What is “social justice”? The question is worth asking because anyone on the street you encounter who supports Chavez and his legacy in Venezuela, even the most untidy one, would tell you that the Bolivarian Revolution brought social justice to Venezuela.
Since there’s constant shortages of running water (and electricity), a service provided by the State, these staunch defenders will back their claim stating that every morning, their boss, the owner of the company they hate working for, smells as bad as them and has shoes are torn up as theirs.
The phrase “social justice” is brandished by any regular, silly, person. For instance, yesterday in the debate on RTVE the Spanish Socialist President, Pedro Sanchez, while talking about what is wrong with society, said that they hadn’t achieved social justice. The concept rests on the idea that there is an injustice in society and, since it is outrageous, the State has the right to correct it.
The notion of injustice ranges from poverty, extreme wealth, the alleged privileges of some groups to the increase in promiscuity presumably derived from the excessive production of pornographic material. It could be anything.
Aristotle examined the value of justice in Nicomachean Ethics. He called it “distributive justice”. The core concept is that each person should be allocated their just claim of public goods. However, those who govern are the ones who decide how the benefits or burdens must be shared. It must be defined by those who rule. They are the ones wise enough to interpret their citizens’ delusions. While Aristotle introduced the concept of distributive justice, John Rawls developed it to become synonymous with egalitarianism. Moreover, when we accept Rawl’s definition of justice, all inequality is, in fact, injustice.
The political left upholds egalitarianism and distributive justice. Marxism, right from its origins, sought nothing but the abolition of classes; and today, 21st Century Socialists promote the same. We must recognize it, without hesitation: the Bolivarian Revolution is a superb case of success in the application of social justice.
For a generation of Venezuelans educated under the Bolivarian ethic —one which fosters resentment, revenge, and plunder— there is no greater triumph than the embezzlement of an entire nation and, above all, its middle and upper class. Under the guise of solving societal problems by awarding justice, Hugo Chávez was able to dismantle all institutions and attack the values conceived by liberalism: namely, private property, individual, economic and political freedom.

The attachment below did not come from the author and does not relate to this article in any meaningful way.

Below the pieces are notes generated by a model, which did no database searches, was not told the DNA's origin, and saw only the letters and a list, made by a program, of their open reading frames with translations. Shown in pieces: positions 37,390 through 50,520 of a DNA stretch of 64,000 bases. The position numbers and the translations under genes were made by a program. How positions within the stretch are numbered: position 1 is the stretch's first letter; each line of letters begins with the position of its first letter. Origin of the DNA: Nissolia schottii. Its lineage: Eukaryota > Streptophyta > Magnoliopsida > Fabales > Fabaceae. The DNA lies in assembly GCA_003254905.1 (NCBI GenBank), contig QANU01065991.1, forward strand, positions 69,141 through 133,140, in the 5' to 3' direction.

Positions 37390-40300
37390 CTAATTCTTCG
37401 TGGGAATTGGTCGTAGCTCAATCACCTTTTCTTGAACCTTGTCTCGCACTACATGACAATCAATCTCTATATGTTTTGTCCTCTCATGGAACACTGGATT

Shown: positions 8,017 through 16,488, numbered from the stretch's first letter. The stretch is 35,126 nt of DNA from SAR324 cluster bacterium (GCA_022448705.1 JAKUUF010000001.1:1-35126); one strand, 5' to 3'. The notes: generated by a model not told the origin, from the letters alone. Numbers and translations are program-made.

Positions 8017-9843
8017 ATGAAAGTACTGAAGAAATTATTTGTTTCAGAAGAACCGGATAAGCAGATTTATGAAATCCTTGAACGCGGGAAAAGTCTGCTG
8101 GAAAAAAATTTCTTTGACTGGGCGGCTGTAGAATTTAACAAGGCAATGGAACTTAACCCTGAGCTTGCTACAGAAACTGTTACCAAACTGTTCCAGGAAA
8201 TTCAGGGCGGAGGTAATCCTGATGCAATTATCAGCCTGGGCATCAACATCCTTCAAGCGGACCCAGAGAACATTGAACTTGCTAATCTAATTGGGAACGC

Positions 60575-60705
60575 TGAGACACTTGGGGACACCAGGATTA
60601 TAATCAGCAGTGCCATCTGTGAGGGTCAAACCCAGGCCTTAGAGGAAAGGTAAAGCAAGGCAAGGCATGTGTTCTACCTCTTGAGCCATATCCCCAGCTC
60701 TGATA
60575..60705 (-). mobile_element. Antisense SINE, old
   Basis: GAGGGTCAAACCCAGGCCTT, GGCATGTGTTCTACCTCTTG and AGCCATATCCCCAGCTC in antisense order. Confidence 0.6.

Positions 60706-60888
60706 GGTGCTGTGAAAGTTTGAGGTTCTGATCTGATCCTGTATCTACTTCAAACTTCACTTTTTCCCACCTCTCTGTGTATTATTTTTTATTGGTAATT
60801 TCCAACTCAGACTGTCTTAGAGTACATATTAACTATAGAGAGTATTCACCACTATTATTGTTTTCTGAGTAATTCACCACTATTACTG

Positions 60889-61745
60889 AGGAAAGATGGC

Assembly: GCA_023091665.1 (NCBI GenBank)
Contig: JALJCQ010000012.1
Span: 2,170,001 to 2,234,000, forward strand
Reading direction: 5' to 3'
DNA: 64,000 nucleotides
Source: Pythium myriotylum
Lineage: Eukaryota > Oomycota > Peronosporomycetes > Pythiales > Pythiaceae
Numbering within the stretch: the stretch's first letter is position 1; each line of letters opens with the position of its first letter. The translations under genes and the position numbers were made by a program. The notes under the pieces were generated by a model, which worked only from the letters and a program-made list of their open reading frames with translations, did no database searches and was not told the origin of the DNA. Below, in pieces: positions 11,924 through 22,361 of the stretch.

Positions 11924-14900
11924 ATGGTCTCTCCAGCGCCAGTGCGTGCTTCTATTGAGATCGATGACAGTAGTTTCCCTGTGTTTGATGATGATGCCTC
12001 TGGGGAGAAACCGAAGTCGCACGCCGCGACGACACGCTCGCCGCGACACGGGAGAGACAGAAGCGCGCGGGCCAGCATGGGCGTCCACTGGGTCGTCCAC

Chavez’s measures included closing down companies, expropriating businesses, grossly widening state capacities, and devastating the country’s productive apparatus by obstructing all private initiative. The Venezuelan masses approved of every socialist measure enforced by Chavez and his succesor since they were confident that their actions complied with their desire for social justice: for years, an alleged elite, those unbearable bourgeoisie foreign names, had assaulted the poor people of the country. Finally, the ordinary people, the riffraff had political power. It was time for the tyranny of the proletariat.
“We’ll eat shit, but the revolution continues”, I heard a Chavez supporter say in an interview a couple of weeks ago. The revolution continues; it does not matter if those who still enjoy the miseries of Chavez-style communism, suffer the consequences of the imposition of social justice. The population that served as a stage for the rise of Hugo Chavez and later Nicolas Maduro conceives social justice as the degradation of the Venezuelan people who once had purchasing power. Their conquest is egalitarianism.
According to the Gini coefficient, which is the measure of inequality, Venezuela is one of the least unequal countries in the region. The state television channel VTV announced this arrogantly in January. The Maduro regime suggested that the Gini coefficient was 0.37, which would make Venezuela one of the most egalitarian countries on the continent where the distribution of wealth is concerned. Maduro’s claim may not be valid since the National Institute of Statistics last published data on inequality was in 2015. However, that year the coefficient was almost the same: 0.381.